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Saturday, July 13, 2013 3:25 AM | Tony Miles Volg link

Excessive sodium in brain could exacerbate MS symptoms(12/07/13)

Sodium “overload” in the brain is one of the major factors to blame for the disabling symptoms of multiple sclerosis, researchers have found.

Pioneering work by scientists at University College London Hospitals shows high sodium levels are a major trigger for nerve cell damage. This damage is a key factor in devastating long-term effects of MS, such as walking difficulties and vision problems.

Experts predict the findings, published today, will lead to new treatments aimed at halting the progression of the disease.

The study, the first of its kind, will bring hope to thousands of people. In particular, it could benefit those with progressive forms of the illness where there is more disability.

Healthy people have normal levels of sodium in their nerve cells. However, the researchers discovered MS patients had above-average levels. This is because the cells are too weak to pump it out quickly enough, leading to a build-up of sodium which then causes long-term damage.

The study was funded by the MS Society and NIHR University College London Hospitals Biomedical Research Centre. Dr Susan Kohlhaas, the charity’s head of biomedical research, said: “We urgently need treatments for people with progressive forms of multiple sclerosis and the results of this study, and others funded by the MS Society, open up more options for researchers to investigate potential medicines that could slow or even stop the accumulation of disability.”

Multiple sclerosis affects at least 100,000 people in Britain. It is a condition of the central nervous system, in which the coating around nerve fibres is damaged, causing a range of symptoms. There is no cure. It is normally diagnosed in people between the ages of 20 and 40 and affects almost three times as many women as men.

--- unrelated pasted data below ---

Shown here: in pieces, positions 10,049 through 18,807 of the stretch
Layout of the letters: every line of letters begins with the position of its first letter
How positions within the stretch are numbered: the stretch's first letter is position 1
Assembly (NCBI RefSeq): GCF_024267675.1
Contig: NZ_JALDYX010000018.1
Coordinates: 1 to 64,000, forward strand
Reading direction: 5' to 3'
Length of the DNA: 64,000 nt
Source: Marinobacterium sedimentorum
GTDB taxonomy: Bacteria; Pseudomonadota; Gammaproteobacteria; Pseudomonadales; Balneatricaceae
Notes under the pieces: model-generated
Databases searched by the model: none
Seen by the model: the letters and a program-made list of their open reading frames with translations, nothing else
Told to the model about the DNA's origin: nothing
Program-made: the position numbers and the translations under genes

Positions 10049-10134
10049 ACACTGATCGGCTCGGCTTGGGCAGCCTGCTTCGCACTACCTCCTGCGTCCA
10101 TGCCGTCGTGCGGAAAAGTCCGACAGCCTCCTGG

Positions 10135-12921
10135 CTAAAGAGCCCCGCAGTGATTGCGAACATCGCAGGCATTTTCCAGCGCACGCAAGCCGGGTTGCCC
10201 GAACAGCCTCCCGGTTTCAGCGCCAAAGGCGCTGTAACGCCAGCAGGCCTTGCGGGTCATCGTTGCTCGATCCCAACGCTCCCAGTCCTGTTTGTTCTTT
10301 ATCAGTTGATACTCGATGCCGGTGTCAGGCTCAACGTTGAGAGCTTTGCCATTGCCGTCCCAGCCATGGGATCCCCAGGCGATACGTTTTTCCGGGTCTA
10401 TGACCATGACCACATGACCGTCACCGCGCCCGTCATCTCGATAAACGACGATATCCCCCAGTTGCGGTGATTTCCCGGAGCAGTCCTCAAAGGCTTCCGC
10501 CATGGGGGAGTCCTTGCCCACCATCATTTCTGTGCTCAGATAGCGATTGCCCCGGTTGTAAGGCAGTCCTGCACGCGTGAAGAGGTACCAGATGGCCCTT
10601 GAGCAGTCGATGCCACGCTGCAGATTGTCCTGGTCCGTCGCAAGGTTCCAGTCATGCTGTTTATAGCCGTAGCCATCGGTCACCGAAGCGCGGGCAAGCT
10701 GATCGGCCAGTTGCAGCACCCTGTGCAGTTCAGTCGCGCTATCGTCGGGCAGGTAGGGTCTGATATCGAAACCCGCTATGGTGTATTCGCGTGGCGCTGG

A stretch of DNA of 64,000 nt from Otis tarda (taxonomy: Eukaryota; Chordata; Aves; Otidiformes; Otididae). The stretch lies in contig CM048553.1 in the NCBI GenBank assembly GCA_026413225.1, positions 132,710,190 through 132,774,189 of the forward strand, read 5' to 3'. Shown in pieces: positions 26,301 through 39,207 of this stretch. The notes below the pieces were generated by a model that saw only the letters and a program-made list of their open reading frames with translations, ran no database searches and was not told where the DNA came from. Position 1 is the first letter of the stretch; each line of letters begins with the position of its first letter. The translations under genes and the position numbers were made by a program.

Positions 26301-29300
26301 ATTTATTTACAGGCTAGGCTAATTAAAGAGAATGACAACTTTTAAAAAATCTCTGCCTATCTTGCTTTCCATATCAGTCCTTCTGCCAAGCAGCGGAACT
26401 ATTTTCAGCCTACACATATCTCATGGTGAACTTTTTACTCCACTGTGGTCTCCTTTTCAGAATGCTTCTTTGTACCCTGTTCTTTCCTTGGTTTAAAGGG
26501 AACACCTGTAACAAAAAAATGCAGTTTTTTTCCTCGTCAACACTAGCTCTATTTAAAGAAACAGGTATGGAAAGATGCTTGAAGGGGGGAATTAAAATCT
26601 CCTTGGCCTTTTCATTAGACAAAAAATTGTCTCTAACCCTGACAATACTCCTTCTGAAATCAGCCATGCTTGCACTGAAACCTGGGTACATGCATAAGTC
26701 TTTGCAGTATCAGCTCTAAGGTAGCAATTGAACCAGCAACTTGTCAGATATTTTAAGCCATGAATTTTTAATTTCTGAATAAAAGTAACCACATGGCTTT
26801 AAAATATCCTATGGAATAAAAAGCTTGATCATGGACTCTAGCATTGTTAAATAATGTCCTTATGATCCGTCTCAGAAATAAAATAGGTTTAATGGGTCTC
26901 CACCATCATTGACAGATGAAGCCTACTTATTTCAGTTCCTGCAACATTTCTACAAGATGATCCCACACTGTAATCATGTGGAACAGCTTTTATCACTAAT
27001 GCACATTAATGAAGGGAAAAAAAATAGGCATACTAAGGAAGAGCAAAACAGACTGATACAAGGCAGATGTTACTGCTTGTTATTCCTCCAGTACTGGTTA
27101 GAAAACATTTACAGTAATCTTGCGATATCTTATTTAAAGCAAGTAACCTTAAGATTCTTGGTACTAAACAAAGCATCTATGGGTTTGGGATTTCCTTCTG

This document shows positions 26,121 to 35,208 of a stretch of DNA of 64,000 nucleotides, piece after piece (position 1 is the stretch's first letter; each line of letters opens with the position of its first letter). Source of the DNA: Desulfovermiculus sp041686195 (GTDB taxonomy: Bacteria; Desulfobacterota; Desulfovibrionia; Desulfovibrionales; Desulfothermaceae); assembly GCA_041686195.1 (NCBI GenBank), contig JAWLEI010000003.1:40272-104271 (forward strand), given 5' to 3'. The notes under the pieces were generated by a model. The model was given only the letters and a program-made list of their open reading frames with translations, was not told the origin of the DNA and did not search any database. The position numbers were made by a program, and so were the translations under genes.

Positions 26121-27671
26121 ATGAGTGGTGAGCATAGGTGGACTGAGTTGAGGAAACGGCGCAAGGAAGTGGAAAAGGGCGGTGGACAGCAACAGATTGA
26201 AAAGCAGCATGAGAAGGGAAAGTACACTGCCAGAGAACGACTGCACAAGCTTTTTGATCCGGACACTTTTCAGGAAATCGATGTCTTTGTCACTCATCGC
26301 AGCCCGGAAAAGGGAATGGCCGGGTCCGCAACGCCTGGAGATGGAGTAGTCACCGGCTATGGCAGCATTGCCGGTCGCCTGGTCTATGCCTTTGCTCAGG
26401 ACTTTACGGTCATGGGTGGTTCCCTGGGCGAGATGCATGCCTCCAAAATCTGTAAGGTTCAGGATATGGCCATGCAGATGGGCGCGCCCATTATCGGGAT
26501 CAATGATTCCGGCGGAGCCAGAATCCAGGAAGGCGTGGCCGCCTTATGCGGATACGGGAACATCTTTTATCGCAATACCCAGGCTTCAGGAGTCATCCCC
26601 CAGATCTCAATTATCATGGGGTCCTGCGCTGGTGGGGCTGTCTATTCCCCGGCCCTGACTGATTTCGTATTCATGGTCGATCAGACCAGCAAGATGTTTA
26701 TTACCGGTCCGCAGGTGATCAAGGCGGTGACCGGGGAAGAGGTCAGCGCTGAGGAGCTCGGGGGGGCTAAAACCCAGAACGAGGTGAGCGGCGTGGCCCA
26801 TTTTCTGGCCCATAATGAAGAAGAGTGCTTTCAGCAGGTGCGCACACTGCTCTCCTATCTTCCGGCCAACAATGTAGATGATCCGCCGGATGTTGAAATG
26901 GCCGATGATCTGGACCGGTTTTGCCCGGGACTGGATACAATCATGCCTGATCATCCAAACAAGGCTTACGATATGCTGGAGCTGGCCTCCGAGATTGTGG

The researchers used an MRI scanner to assess salt levels in the brains of patients. Ninety-seven people with MS took part in the study.

Dr David Paling, lead author of the study, said scientists would investigate ways of blocking the sodium build-up. “The study is important because it proves sodium accumulation in the nerves affects the progressive nature of the disease,” he said. “We can now move forward to plan trials with medications that prevent sodium from getting into cells and causing damage.

“In addition, we now have an effective test to check if these treatments are working for MS patients, instead of waiting five to 10 years.”

One MS sufferer who took part in the research was Dominic Weaver, 46, from west London. The sound engineer and dubbing mixer for television and film was diagnosed in 2011 and now walks using a stick. He said: “I can still walk but I don’t know if tomorrow I may not be able to get out of bed again. Any treatment which could halt the progression of the disease is a step forward.”

The findings are published this month in the journal Brain.

Source: The Evening Standard © Evening Standard Limited 2013 (12/07/13)